Cranfield University reduce energy costs and emissions through Edina CHP
New CHP plant supports Cranfiled University’s Carbon Management Plan to reduce carbon emissions and deliver onsite efficient heat and power.
As part of Cranfield University’s on-going commitment to reduce CO2 by 50% within a 5 year period the Cranfield Carbon Management Plan (CMP) was approved in February 2009 by the Executive. As part of the CMP initiative, the University awarded Edina Group the prestigious contract to design, build, install and operate a new combined heat and power (CHP) installation. The Turnkey contract included the MWM engine and the entire balance of plant consisting of the full engine heat recovery system, a composite steam package boiler, exhaust system and stack, full mechanical and electrical integration, BMS integration and civil construction, making Edina fully responsible for the whole life operation of the supply contract.
Edina were selected based on the high electrical efficiency achieved from the MWM TCG 2020 V16 engine which combined with a fully inclusive maintenance contract provided the University with the lowest lifecycle operating cost. In addition, Edina could also offer a total turnkey solution and a proven track record within the Education industry sector.
The project commenced in August 2010 with Edina taking on the full construction and design responsibilities as required under Construction, Design and Management (CDM).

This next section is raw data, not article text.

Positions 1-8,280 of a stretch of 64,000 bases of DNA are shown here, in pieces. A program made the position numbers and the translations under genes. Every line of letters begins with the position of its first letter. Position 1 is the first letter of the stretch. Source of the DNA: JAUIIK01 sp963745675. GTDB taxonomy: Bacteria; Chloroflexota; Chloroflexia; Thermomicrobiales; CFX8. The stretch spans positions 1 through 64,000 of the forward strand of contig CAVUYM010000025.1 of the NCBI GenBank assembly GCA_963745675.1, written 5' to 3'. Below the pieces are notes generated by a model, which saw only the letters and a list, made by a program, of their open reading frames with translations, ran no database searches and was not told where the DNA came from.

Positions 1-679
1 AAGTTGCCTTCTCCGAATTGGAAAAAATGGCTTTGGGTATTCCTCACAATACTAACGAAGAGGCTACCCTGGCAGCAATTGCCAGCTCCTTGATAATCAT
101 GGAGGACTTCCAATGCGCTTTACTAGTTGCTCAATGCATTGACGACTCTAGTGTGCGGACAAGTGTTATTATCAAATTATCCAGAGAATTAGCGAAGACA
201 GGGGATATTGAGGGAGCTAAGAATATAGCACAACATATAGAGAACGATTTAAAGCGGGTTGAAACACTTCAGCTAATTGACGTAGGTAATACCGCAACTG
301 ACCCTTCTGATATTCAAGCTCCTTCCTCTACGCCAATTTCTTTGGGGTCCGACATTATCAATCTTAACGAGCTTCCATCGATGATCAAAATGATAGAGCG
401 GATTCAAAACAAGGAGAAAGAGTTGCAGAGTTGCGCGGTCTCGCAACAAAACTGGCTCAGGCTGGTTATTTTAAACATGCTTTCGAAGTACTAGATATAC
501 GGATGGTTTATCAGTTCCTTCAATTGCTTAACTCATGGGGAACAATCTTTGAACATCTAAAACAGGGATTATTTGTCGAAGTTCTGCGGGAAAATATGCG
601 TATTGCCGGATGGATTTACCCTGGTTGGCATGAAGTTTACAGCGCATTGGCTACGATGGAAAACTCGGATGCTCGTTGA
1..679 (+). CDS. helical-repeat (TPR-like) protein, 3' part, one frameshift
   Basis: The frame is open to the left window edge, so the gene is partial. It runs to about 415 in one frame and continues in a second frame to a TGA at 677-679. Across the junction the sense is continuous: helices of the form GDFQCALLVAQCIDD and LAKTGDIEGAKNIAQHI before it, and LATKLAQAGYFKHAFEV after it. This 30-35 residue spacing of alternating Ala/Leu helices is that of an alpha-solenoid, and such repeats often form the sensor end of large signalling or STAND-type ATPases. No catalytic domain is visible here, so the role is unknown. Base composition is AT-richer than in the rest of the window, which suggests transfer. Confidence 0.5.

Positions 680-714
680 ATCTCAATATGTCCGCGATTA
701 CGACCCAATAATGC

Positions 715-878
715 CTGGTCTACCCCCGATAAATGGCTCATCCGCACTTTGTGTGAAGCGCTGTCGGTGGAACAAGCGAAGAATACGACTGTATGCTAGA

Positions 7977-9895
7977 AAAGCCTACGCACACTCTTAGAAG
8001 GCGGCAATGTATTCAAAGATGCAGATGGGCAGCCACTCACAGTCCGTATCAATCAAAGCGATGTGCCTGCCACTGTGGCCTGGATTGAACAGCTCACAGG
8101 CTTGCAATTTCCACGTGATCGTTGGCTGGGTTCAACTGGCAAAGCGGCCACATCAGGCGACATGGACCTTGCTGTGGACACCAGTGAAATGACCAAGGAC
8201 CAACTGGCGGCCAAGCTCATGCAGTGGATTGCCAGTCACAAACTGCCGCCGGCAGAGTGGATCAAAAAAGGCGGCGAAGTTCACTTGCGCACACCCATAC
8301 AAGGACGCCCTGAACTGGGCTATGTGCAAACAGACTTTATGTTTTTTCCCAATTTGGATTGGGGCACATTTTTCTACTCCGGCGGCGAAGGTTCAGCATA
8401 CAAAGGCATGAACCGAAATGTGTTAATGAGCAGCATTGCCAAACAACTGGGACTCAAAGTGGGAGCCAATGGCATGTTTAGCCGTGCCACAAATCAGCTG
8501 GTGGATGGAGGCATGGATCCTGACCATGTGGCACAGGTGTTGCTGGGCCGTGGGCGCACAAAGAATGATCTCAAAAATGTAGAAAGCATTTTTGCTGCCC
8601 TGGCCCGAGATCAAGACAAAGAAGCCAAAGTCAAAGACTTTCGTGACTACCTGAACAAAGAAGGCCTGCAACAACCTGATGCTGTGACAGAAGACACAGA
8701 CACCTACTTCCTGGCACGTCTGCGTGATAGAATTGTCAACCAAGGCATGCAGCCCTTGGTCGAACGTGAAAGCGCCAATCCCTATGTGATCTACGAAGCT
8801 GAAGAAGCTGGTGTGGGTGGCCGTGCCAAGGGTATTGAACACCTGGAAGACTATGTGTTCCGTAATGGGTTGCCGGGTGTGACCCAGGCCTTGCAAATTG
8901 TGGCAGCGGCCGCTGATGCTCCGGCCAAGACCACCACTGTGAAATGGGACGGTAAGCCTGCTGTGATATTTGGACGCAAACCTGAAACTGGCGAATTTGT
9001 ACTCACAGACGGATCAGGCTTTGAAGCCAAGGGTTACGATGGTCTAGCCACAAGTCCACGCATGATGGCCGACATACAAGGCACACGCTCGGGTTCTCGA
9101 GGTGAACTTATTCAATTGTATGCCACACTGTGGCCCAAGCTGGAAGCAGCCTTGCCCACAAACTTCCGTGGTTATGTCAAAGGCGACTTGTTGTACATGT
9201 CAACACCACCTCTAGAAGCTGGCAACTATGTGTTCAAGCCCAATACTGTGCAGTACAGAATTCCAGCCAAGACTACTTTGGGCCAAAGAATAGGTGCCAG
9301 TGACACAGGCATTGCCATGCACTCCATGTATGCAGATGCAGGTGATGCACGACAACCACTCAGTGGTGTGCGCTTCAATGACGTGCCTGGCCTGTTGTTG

A dedicated site based Project Manager was appointed to coordinate the day to day responsibilities and to provide continuity of contact at site between all contracting parties and the client. Careful consideration had to be given to the stringent noise levels imposed by the University. The CHP unit was to be sited outside the existing boiler house, adjacent to a Laboratory Building which needed to be protected from noise and any associated vibrations. The final solution was to provide the unit in a weather proofed anti-vibration enclosure with a certified noise emission of 60dBa/1m. Further significant consideration had to be given that the installation was being executed within a “live” site with the unit being located near the main road within the campus and with a fully operational airfield located to the rear.
The basic principle of the installation is to provide power, steam and heat to complement the existing utilities at site. The power generated from the engine provides 1.5MWe to the site’s HV ringmain which equates to approx. 12% of the total power for the site. The composite boiler has a total capacity of 6000kg/hr with approximately 1000kg/hr being generated from the exhaust gas from the engine, the remainder being generated via the fired section which incorporates the latest high efficient combustion technology incorporating variable speed fans and oxygen trim. To optimise heat transfer from the boiler a flue gas economiser is fitted to the boiler exhaust which is used to pre-heat the boiler feed water. The jacket water from the engine is used as low temperature hot water and provides 800kWt to compliment the site’s heating requirements.
The total system was commissioned and handed over to the client in April 2011 and achieves an electrical efficiency of >42%, with an overall system efficiency of >87%. The system has reduced the Universities CO2 emissions be approximately 10%. The University currently offers courses on the viability and operation of CHP systems and the CHP plant plays a key role within the delivery of the course and provides an additional form of revenue to the University.
Gareth Ellis CEng CEnv MIAgrE, Energy Manager, Cranfield University, said; “The CHP installed is a key part of the University’s Carbon Management Plan to reduce Carbon emission by 50% by 2020. It will also contribute substantially to reducing our annual costs. The low operating and maintenance costs were important as well as a contract to provide this cover up to 2020. Another key issue was the ability to perform at a very low noise and vibration level”.